I agree that the insurgency reached its peak in the spring of 2004. That's when you had the radical Shiite groups fighting the Americans as well as the Sunni insurgents, and opinion polls showing Sadr to be the most popular figure in Iraq. However, I just disagee that there "wasn't much of an insurgency" before then. If I had to pick the time when the insurgency became a significant phenemona, I'd choose the summer of 2003, when the insurgency morphed from a Baathist/Feyadeen rearguard into a nationalist Sunni resistance. It's also when the insurgents began employing suicide bombings.

Two terror attacks does not make an insurgency.

I listed two of the most spectacular attacks, attacks that are especially notable because they mark the beginning of suicide terrorism in Iraq. Do you really want me to give a chronology of all violent incidents from May to December 2003?

Can we both agree that you will cast the events of the last 3 years in iraq in whatever light is least favorable to the Bush Administration? I mean, they can't win with you, and neither can I. Right? It's a complete disaster to you, start to finish. That's fine, but lets not pretend we are discussing facts.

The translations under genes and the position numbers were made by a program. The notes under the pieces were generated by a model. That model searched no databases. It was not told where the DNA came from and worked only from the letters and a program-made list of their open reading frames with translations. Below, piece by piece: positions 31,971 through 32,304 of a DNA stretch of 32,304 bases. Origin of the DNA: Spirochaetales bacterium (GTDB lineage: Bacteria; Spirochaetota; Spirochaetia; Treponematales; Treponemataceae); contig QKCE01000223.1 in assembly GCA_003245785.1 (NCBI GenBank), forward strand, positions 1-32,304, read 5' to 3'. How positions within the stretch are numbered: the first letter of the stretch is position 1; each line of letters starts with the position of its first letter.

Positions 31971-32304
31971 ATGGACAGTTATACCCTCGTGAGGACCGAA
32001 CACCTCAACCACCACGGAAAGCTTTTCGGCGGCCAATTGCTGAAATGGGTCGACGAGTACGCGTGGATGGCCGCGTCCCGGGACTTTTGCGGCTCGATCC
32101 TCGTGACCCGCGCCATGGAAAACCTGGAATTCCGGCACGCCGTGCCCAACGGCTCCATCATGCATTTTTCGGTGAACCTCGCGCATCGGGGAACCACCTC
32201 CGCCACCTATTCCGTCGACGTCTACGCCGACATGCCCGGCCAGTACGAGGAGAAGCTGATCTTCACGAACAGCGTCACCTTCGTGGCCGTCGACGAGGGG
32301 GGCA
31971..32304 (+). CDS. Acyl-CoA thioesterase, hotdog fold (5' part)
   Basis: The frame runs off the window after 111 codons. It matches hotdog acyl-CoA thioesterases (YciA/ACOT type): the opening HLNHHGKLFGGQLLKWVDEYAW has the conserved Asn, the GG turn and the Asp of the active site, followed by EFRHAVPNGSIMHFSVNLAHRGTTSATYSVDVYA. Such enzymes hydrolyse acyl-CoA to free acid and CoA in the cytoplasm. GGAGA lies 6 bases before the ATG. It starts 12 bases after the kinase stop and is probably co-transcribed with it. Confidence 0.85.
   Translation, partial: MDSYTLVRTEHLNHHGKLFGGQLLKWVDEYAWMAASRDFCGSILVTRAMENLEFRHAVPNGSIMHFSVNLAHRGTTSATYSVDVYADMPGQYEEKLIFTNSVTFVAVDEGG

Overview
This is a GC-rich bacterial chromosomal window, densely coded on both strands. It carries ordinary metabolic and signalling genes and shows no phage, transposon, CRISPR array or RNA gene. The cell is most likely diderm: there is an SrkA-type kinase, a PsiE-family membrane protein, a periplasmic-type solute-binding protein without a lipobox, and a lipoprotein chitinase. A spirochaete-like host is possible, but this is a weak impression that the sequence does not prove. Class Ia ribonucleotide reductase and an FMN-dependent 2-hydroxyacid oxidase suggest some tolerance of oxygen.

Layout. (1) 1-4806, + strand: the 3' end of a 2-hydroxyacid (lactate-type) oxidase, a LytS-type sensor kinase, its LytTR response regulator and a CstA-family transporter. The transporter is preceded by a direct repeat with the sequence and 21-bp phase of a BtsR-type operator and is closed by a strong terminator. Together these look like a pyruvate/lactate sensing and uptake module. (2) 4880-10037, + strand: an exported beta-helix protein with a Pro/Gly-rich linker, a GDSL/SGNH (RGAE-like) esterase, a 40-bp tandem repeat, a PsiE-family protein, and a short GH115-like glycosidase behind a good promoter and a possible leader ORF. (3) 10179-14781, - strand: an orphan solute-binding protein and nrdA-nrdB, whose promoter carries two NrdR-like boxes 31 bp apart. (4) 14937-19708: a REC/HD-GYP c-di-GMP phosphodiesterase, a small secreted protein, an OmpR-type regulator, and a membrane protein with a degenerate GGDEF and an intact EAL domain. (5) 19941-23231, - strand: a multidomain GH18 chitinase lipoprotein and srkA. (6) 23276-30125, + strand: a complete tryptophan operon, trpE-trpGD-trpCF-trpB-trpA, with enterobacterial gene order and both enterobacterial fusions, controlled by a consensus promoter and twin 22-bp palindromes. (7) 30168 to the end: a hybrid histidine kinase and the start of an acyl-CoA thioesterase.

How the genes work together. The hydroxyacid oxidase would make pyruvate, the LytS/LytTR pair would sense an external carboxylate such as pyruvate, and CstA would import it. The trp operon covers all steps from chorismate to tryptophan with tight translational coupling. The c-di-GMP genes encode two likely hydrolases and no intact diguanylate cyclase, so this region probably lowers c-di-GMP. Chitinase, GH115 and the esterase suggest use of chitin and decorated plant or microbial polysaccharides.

Umm...what negative comments did I make about the Bush Administration?

.And then after challenging me, you agree with me, and disguise it as agreeing with Marc? :D

Actually, I was trying to express my disagreement with your comment in a civil manner. I'm sorry if you interpreted it as a personal attack....Anyway, there's no contradiction in my statements
(1) That a signifigant insurgency existed before Saddam's capture
(2) That the insurgency was actually strengthened by Saddam's capture.

Craig

Milt, I'm gonna respond to Peter, since he seems more willing to talk about reality than you are. No offense intended, but since you guys are both making the same general points, it's my call, right? :)

Peter,

If I had to pick the time when the insurgency became a significant phenemona, I'd choose the summer of 2003, when the insurgency morphed from a Baathist/Feyadeen rearguard into a nationalist Sunni resistance.

I wouldn't call a Sunni resistance, nationalist. For one thing, Sunnis are a minority in Iraq... and for another, it was only a minority of that minority that began starting trouble at that point in time. Arab Sunnis. Not Kurdish Sunnis.